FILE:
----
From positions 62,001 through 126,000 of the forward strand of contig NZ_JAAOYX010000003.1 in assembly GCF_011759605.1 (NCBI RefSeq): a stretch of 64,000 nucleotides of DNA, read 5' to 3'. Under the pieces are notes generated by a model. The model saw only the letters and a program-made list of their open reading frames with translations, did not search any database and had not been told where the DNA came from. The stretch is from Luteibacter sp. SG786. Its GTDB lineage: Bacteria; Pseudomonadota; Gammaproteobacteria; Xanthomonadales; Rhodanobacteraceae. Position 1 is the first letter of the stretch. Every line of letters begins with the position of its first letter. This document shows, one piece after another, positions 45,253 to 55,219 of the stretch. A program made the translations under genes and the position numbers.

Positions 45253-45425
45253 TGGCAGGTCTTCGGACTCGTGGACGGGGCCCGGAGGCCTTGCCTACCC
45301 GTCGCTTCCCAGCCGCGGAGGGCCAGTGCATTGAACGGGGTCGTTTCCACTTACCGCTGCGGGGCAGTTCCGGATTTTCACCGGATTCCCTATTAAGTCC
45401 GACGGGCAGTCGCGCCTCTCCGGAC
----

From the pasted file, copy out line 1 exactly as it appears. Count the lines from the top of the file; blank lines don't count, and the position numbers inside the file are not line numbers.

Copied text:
From positions 62,001 through 126,000 of the forward strand of contig NZ_JAAOYX010000003.1 in assembly GCF_011759605.1 (NCBI RefSeq): a stretch of 64,000 nucleotides of DNA, read 5' to 3'. Under the pieces are notes generated by a model. The model saw only the letters and a program-made list of their open reading frames with translations, did not search any database and had not been told where the DNA came from. The stretch is from Luteibacter sp. SG786. Its GTDB lineage: Bacteria; Pseudomonadota; Gammaproteobacteria; Xanthomonadales; Rhodanobacteraceae. Position 1 is the first letter of the stretch. Every line of letters begins with the position of its first letter. This document shows, one piece after another, positions 45,253 to 55,219 of the stretch. A program made the translations under genes and the position numbers.